refresh

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English[edit]

Etymology[edit]

From Middle English refreshen, refreschen, refrisschen, from Old French refrescher (to refresh) (modern French rafraîchir), equivalent to re- +‎ fresh.

Pronunciation[edit]

  • (UK) IPA(key): /ɹiˈfɹɛʃ/
  • (US) IPA(key): /ɹɪˈfɹɛʃ/
  • (file)
  • Rhymes: -ɛʃ

Verb[edit]

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refresh (third-person singular simple present refreshes, present participle refreshing, simple past and past participle refreshed)

  1. (transitive) To renew or revitalize.
    Sleep refreshes the body and the mind.
  2. (intransitive) To become fresh again; to be revitalized.
  3. (computing, transitive, intransitive) To reload (a document, especially a webpage) and show any new changes.
    • 2007, Beth Harbison, Shoe Addicts Anonymous:
      She refreshed the page. She was still the high bidder. Good.
  4. (computing, transitive, intransitive) To cause (a web browser or similar software) to refresh its display.
    • 2007, Philip C Plumlee, Test Driven Ajax (on Rails):
      You can save your code, refresh your browser, and see a change instantly. This simple trick turns a lowly web browser into a development environment []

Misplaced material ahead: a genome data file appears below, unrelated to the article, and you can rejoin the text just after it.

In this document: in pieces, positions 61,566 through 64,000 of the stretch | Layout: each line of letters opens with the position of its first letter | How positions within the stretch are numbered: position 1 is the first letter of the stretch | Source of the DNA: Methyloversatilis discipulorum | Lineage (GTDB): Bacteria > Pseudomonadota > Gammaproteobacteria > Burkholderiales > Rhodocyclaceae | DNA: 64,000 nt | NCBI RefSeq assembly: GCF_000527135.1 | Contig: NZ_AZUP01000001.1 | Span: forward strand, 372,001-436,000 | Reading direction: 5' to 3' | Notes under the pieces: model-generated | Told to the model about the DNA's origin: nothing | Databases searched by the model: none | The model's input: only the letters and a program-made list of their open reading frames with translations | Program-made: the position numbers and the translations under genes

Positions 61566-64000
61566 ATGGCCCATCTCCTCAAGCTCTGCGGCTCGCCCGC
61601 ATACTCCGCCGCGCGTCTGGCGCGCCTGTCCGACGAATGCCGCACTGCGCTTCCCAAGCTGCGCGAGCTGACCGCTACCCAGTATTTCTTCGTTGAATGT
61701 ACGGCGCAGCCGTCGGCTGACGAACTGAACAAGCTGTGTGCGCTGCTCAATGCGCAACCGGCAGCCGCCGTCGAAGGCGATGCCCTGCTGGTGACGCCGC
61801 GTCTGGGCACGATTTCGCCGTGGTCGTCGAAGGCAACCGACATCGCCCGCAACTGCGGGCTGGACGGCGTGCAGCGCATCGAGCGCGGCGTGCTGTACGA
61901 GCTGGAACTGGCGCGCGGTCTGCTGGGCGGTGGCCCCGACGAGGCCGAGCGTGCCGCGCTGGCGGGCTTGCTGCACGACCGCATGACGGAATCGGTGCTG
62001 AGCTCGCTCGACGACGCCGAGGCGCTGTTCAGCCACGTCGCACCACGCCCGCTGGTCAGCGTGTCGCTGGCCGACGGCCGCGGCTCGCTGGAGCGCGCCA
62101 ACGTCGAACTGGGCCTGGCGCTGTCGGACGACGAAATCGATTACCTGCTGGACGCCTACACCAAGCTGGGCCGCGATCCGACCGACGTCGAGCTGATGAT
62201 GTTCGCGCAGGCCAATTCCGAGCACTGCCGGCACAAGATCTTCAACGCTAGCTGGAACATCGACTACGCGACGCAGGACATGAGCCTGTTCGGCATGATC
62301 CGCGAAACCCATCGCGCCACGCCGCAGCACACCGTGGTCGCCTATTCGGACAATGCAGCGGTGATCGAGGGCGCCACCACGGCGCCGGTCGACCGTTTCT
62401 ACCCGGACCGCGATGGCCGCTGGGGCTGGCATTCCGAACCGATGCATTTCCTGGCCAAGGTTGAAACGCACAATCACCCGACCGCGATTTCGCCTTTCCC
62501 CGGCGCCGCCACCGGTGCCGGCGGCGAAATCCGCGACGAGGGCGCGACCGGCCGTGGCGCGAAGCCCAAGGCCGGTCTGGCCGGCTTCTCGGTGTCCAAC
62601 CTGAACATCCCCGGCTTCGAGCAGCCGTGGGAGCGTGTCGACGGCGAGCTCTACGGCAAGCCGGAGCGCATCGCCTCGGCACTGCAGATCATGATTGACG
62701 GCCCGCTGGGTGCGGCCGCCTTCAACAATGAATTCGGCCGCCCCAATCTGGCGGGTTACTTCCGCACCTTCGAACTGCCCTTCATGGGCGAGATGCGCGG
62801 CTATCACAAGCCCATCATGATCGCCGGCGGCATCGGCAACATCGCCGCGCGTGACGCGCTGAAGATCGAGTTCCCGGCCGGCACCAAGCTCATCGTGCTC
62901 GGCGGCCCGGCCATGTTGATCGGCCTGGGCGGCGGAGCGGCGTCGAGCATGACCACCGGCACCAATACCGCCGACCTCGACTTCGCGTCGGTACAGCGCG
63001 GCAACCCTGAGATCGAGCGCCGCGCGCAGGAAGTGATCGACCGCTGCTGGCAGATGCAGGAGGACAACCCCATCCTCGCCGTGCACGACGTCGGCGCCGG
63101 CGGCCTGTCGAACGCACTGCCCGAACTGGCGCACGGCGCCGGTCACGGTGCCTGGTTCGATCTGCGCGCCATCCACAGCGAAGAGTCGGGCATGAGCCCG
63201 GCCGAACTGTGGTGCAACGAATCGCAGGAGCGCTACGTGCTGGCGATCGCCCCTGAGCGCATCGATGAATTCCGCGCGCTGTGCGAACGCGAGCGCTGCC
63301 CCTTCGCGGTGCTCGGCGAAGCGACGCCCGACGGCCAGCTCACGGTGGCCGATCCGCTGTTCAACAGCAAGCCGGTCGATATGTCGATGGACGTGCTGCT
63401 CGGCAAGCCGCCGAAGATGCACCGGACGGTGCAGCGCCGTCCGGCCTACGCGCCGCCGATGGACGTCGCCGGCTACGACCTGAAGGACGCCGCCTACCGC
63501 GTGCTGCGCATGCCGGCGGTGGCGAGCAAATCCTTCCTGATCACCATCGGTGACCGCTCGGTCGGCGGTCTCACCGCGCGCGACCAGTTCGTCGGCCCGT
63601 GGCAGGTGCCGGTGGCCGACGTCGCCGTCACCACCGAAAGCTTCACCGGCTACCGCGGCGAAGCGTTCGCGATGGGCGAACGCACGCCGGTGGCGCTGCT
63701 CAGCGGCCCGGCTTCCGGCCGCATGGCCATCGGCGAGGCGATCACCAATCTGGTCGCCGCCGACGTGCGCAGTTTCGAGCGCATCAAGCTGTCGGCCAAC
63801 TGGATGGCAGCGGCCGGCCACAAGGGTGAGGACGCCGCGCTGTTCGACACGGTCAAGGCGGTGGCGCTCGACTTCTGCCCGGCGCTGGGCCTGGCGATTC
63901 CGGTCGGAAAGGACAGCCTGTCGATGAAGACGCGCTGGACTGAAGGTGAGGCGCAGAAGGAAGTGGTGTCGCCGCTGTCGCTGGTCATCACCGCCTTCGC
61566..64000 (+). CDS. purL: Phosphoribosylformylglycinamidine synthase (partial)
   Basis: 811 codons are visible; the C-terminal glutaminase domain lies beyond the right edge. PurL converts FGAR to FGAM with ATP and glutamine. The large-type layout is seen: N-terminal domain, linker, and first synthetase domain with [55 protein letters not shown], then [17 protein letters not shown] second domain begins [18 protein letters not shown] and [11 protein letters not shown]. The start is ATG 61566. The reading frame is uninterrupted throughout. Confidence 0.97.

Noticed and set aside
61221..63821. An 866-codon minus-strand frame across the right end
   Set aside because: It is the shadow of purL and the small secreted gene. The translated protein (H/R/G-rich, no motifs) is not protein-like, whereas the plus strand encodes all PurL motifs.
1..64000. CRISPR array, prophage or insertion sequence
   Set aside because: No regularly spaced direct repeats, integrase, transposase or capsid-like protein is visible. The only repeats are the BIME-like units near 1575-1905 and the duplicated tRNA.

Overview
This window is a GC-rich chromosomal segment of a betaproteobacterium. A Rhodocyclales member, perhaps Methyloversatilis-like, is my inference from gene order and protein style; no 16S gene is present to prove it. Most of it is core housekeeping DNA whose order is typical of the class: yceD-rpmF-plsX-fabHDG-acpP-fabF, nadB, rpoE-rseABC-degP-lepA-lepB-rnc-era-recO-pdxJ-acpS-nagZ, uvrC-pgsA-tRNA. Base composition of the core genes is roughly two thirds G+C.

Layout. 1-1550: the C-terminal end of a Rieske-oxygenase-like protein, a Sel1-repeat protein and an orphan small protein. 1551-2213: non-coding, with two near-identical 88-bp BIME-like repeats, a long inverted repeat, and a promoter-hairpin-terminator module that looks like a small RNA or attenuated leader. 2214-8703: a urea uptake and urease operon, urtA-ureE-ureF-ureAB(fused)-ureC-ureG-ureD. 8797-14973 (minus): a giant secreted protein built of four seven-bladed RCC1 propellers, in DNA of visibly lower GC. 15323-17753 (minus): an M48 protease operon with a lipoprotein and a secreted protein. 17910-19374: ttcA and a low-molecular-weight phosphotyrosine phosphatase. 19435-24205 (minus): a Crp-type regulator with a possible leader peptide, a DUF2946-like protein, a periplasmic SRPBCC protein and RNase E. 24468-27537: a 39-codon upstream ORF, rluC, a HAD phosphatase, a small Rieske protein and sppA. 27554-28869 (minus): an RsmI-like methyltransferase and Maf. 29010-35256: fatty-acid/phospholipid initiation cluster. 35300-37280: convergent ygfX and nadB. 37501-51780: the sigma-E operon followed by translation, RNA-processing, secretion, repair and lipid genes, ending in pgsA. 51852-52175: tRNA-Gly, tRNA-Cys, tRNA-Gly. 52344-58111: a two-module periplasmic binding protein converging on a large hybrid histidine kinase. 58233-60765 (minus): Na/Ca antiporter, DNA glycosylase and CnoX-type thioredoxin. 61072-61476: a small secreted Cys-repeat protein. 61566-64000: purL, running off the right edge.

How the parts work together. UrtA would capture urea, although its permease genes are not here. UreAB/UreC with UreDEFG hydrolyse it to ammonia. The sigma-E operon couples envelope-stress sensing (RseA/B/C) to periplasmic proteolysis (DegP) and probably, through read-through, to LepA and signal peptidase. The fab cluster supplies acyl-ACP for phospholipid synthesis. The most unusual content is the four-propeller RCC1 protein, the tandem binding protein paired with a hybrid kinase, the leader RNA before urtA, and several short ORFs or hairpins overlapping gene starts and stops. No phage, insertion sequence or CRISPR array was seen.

5. To perform the periodic energizing required to maintain the contents of computer memory, the display luminance of a computer screen, etc.
  6. (intransitive, colloquial, dated) To take refreshment; to eat or drink.
    • 1972, Vermont History (volume 40, page 268)
      We got within two miles of there, and stopped in the woods out of sight, where we refreshed with some brandy, and gave the two boys very large portions.

Translations[edit]

  1. (transitive) To renew or revitalize.
    Sleep refreshes the body and the mind.

Noun[edit]

refresh (plural refreshes)

  1. The periodic energizing required to maintain the contents of computer memory, the display luminance of a computer screen, etc.
  2. (computing) The update of a display (in a web browser or similar software) to show the latest version of the data.
  3. The process of modernizing something.
    • 2013, Mark Phythian, Understanding the Intelligence Cycle (page 43)
      Experiences such as the Al Qaeda threat have provided a taste of how the landscape may have changed very fundamentally. Do these changes spell the end of the Cycle as a useful concept, or does it just need a refresh?

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